Posted on November 29, 2013 by iMFdirect
By Christine Lagarde
In a couple of days, I will embark upon a trip to Asia. Every time I visit Asia, I can feel that dynamism and intensity are in the air. It feels like moving forward in time. Hardly surprising as under current trends, developing Asia alone will account for half of global GDP by 2050. Back to Asia really means back to the future.
This time, I will visit three countries—Cambodia, Korea, and Myanmar. These countries represent three different chapters of the great Asian story, each in their own unique way.
Korea is a country that has propelled itself from very low income levels to one of the world’s richest economies in an astoundingly short period of time. It has a well-deserved reputation for innovation, technological brilliance and hard work. I am convinced it can stay at the leading edge, especially by making labor markets more inclusive—including for women—and making the services sector more dynamic and productive.
Filed under: Asia, Emerging Markets, growth, IMF, International Monetary Fund, Low-income countries | Tagged: cambodia, Christine Lagarde, education, India, Korea, Myanmar, People's Bank of China, women | 1 Comment »
Posted on June 24, 2013 by iMFdirect
By David Coady and Thomas Richardson
Many countries seek to protect poorer households by subsidizing the consumption of fuel products. However, recent IMF research shows that fuel subsidies are both inefficient and inequitable, including in India.
But what about India? Are fuel subsidies also anti-poor? Sadly, yes. A new IMF working paper shows that India’s fuel subsidies are both fiscally costly and socially regressive.
Filed under: Asia, Emerging Markets, Fiscal policy, growth, IMF, International Monetary Fund, Low-income countries | Tagged: energy subsidies, fuel subsidy spending, GDP, iMFdirect, India, research | Leave a comment »
Posted on June 17, 2013 by iMFdirect
By: Jeffrey Hayden, Editor-in-Chief
Nazareth College was my second home. As a child, I spent countless evenings roaming the small liberal arts college in Rochester, N.Y., where my mother headed the office of graduate studies and continuing education.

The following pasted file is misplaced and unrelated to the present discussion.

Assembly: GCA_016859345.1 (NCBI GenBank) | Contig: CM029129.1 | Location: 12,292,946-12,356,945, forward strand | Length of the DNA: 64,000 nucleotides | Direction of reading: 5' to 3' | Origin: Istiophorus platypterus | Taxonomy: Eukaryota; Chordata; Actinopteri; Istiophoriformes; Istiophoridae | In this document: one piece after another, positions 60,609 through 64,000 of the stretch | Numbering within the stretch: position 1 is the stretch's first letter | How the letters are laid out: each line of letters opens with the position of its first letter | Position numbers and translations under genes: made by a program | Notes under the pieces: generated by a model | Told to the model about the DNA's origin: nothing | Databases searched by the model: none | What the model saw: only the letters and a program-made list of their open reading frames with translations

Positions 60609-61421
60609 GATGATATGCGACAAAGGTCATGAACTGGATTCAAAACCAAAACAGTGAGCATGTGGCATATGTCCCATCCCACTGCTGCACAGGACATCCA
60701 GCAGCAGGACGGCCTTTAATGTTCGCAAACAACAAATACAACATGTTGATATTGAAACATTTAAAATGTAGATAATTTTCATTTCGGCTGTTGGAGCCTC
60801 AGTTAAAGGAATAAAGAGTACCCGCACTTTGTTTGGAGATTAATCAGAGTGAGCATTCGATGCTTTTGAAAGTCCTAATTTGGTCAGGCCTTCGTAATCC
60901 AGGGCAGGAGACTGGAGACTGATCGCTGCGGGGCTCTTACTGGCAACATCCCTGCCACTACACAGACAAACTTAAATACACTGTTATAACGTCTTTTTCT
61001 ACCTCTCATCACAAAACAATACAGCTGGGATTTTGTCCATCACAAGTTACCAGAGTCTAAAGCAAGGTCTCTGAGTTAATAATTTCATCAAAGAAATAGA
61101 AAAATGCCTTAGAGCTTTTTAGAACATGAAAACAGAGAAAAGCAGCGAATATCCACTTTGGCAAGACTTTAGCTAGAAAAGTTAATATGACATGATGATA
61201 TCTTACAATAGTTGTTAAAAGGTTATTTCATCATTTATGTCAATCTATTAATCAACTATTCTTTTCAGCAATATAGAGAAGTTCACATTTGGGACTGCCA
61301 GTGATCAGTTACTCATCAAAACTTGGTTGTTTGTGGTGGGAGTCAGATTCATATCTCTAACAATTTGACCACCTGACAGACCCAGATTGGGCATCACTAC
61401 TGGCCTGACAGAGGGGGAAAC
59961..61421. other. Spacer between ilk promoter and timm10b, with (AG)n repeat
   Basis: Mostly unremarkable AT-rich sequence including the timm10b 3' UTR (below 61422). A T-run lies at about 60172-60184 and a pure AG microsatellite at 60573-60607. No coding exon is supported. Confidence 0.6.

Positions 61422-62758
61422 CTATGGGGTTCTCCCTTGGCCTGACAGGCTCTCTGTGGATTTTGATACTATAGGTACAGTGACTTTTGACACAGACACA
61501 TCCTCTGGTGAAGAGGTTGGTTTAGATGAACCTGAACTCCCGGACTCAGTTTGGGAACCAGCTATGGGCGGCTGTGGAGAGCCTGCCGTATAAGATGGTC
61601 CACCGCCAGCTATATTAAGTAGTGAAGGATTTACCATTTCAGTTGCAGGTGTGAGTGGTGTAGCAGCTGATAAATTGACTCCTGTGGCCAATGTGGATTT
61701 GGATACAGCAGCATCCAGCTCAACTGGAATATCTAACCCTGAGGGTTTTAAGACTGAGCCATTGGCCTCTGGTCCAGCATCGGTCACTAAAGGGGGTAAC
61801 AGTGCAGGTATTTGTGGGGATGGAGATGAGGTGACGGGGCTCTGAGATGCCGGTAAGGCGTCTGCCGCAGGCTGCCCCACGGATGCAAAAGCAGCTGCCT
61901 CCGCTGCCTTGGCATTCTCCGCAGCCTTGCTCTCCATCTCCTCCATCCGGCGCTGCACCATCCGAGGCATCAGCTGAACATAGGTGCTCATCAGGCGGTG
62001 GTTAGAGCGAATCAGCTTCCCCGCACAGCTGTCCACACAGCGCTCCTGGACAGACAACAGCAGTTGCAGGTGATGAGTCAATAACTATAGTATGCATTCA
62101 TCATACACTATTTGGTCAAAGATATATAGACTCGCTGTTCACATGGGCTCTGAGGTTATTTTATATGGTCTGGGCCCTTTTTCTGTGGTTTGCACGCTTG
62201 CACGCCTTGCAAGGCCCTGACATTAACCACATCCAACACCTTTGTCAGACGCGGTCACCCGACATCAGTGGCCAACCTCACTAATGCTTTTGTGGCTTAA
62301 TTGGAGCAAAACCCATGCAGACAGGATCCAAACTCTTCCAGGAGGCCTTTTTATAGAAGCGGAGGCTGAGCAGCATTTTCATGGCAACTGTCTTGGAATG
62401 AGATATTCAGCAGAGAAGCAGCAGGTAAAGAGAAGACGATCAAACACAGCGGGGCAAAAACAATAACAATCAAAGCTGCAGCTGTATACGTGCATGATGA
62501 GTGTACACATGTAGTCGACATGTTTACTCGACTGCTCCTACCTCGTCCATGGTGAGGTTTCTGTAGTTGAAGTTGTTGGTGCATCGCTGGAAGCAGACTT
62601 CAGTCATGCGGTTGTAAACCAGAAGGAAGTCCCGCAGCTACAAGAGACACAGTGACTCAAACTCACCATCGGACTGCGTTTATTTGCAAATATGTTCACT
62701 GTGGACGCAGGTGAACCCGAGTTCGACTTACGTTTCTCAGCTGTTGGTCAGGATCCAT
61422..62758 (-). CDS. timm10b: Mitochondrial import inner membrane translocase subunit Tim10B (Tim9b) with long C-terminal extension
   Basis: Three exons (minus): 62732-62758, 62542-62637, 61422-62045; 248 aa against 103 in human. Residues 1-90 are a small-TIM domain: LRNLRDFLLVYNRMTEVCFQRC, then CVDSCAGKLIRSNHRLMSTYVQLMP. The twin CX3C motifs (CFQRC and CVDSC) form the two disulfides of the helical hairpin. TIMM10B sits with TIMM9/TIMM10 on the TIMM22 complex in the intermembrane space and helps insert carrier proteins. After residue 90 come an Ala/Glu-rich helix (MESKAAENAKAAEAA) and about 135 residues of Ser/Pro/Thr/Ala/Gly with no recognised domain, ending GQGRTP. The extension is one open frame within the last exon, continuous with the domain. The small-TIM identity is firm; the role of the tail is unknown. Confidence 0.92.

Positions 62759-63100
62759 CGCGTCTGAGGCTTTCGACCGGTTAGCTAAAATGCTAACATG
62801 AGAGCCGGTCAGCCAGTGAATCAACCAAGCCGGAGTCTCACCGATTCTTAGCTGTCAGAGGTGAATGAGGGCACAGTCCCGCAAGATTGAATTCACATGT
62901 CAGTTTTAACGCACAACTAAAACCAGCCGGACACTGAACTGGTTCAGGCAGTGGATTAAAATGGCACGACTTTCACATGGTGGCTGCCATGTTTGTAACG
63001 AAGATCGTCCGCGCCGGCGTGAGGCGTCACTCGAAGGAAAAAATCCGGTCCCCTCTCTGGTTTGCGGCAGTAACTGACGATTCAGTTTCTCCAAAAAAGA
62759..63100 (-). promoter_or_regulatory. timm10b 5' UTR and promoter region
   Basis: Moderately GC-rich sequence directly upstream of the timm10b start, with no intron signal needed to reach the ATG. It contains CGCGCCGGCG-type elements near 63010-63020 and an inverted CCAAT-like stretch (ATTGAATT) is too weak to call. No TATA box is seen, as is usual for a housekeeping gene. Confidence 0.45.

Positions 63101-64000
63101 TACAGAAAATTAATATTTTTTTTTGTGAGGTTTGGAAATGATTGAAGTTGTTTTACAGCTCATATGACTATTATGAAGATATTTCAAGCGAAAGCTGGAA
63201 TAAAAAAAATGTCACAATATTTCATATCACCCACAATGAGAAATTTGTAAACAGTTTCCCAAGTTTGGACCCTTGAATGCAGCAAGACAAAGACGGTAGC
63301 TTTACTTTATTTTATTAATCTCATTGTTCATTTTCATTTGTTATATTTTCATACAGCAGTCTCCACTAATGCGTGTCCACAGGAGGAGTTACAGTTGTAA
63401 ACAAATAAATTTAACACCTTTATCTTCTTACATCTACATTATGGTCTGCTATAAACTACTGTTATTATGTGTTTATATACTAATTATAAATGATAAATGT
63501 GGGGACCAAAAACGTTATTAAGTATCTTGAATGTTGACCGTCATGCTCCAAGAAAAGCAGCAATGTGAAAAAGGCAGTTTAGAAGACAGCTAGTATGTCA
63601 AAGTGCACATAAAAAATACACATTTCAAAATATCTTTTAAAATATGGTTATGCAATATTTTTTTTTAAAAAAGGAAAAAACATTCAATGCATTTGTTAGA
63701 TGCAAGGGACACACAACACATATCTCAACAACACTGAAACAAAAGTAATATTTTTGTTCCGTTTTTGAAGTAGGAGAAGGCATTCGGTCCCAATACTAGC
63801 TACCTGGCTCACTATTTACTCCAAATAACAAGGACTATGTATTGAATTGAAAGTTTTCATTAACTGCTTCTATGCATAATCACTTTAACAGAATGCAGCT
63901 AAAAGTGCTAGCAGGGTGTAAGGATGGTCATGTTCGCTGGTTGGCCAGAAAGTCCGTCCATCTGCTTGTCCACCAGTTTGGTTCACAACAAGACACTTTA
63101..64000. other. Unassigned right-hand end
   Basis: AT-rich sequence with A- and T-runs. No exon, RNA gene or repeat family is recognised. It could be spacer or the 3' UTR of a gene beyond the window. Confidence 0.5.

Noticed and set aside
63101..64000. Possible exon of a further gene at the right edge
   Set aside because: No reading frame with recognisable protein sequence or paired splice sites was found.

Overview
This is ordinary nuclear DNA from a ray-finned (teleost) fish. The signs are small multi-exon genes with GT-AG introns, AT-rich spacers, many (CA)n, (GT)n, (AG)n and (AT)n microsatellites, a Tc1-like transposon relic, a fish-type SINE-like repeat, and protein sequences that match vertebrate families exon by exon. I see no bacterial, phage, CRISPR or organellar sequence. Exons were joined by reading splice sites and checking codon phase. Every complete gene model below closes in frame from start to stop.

Most of her students worked day jobs, attending class at night. For her, this made for late hours at the office—and for a complex juggling act: off to work in the morning to manage a staff, drop everything at 3 p.m. to rush home to fix dinner for the family, and then back to work around 5 p.m.—with me in tow—to staff the office until evening classes let out. Sleep and then repeat. This was the rhythm of my childhood.
I thought a lot about those days as we put together the special feature on women at work in this issue of F&D—about her example, and about the many women who share in her experience and the many who do not.
Filed under: Emerging Markets, Employment, Finance, IMF, International Monetary Fund | Tagged: capital markets, China, Christine Lagarde, diversity, F&D, IMF, iMFdirect, India, International Monetary Fund, women | Leave a comment »
Posted on April 29, 2013 by iMFdirect
By Anoop Singh
(Versions in 中文 and 日本語)
Emerging economies in Asia have weathered the global financial crisis relatively unscathed and appear to be on track for continued strong growth this year and the next. Perhaps because the region has been doing rather well, policymakers’ concerns have increasingly shifted towards medium-term risks: could growth and fast convergence to living standards in advanced economies—come to an end?
In fact, while the economic performance of emerging economies in Asia remains undoubtedly strong in international comparison, it has already shown signs of gradual weakening.